Arrest rates and victim satisfaction levels are on the slide as cash-strapped police forces struggle to deliver an effective service, a new report has warned.
A review of policing in England and Wales by the National Audit Office (NAO) has highlighted huge falls in police staffing levels and reductions in the percentage of crimes which result in criminal charges.
The spending watchdog warned of “stress” in the system as forces struggle to carry out proactive policing work to tackle offences like drug trafficking and drink driving. Since 2010, funding and staffing levels have fallen, while police are confronting rising levels of recorded “high harm” crimes and a heightened terror threat, the NAO said.
It warned that the Home Office’s “light touch” approach means it does not know if the police system is financially sustainable.
Sir Amyas Morse, Head of the NAO, said: “There are signs that forces are already experiencing financial strain and struggling to deliver effective services to the public.
“If the Home Office does not understand what is going on it will not be able to direct resources to where they are needed, with the risk that the situation could get worse.”
The review found that the time it took to charge an offence increased from 14 days for the year ending March 2016 to 18 days for the year ending March 2018.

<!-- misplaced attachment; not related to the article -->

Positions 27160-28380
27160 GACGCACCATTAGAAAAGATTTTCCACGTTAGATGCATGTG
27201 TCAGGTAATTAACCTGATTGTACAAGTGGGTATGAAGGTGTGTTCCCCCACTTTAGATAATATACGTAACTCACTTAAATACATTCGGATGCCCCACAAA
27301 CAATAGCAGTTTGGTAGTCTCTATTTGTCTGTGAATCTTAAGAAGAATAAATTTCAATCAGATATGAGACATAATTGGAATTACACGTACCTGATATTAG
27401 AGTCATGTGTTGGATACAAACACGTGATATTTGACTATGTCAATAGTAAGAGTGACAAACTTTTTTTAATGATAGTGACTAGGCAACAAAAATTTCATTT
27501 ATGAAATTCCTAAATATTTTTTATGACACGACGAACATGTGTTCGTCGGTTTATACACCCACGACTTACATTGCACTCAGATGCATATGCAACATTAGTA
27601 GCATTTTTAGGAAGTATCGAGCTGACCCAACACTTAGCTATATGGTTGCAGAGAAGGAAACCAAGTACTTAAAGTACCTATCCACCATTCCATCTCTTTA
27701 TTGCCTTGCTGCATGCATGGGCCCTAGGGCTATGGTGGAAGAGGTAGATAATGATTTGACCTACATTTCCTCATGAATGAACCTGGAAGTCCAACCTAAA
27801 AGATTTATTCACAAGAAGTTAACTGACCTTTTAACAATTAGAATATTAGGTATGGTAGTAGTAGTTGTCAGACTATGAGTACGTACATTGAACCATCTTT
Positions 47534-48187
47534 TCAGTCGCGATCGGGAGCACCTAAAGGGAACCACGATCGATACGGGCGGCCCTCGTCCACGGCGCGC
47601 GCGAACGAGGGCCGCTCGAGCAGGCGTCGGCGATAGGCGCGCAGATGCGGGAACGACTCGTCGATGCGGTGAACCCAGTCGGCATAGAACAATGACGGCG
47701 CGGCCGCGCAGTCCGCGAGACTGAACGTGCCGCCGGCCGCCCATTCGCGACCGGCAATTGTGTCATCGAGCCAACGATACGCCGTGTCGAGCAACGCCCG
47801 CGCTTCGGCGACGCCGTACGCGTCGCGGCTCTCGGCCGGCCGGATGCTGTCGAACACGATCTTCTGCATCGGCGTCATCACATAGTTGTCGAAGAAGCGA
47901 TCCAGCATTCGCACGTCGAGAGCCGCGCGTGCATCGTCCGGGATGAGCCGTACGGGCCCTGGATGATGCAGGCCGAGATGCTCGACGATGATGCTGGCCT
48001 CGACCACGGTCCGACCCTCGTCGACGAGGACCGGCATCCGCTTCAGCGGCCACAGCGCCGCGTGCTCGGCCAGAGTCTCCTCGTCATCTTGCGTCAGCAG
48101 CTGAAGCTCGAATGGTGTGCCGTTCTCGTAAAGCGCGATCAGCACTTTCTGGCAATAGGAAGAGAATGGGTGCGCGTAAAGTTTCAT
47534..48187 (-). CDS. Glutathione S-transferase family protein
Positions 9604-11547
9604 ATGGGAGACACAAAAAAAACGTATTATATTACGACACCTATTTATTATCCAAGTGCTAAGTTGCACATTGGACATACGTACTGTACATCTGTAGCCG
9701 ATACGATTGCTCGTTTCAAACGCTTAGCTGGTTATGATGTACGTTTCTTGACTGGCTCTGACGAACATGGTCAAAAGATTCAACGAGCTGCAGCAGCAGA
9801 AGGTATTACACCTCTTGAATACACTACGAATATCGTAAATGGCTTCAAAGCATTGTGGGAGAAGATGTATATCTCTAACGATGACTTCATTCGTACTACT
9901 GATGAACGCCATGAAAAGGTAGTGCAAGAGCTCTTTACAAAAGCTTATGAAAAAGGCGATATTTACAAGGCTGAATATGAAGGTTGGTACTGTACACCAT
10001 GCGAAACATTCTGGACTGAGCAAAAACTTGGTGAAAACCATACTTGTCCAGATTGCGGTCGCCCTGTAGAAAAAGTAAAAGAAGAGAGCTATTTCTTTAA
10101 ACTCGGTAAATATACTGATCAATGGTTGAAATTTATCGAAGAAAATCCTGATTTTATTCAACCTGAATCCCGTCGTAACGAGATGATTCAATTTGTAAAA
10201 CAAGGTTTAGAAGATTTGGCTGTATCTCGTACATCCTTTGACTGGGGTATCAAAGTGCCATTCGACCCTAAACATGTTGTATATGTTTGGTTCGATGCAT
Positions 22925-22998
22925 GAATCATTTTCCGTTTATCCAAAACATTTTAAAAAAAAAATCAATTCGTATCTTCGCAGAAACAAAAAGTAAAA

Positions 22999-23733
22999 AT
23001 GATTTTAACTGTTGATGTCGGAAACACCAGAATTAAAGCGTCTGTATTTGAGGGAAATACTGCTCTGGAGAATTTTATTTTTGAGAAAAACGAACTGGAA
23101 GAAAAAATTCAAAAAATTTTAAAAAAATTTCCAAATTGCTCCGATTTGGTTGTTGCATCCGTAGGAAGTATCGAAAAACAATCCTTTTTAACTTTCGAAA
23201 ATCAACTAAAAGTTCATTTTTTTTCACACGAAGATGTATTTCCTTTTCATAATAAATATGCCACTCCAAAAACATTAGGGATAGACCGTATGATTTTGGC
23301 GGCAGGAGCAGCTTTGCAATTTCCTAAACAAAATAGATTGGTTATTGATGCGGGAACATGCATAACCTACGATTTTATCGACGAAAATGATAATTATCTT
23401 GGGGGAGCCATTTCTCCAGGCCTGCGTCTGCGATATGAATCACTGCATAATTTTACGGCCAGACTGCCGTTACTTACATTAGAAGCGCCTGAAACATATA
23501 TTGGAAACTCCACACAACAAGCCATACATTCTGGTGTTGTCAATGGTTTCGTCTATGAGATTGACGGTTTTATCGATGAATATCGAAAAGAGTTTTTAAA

The proportion of crimes which resulted in a charge or summons fell from 15 per cent in March 2015 to nine per cent in March 2018.
Overall funding to forces - a combination of central government grants and council tax - has fallen by 19 per cent in real terms since 2010-11, according to the NAO.
Police force are balancing their books by reducing the size of their workforces, the report said, citing falls of 40 per cent, 21 per cent, and 15 per cent in the numbers of PCSOs, police staff and officers respectively between 2010 and 2018. The NAO disclosed that in November an internal Home Office report concluded that forces were facing increased pressure in meeting demand for police services.
“While the department assessed that pressure is currently at a manageable level, it identified a number of forces that were high-risk in terms of future resilience,” the watchdog said.
Plans to reform “ineffective” arrangements for allocating police funding are on hold, the NAO said, adding: “We cannot conclude that the Home Office’s oversight of the police system is value for money.”
A Home Office spokesman said: “Our decision to empower locally-accountable Police and Crime Commissioners to make decisions using their local expertise does not mean that we do not understand the demands on police forces.
“In addition, the report does not recognise the strengths of PCCs and Chief Constables leading on day-to-day policing matters, including on financial sustainability.
“We remain committed to working closely with police and delivered a £460m increase in overall police funding in 2018/19, including increased funding for local policing through Council Tax.”
Meg Hillier, who chairs the Commons Public Accounts Committee, urged the Home Office to “get a grip” on police funding.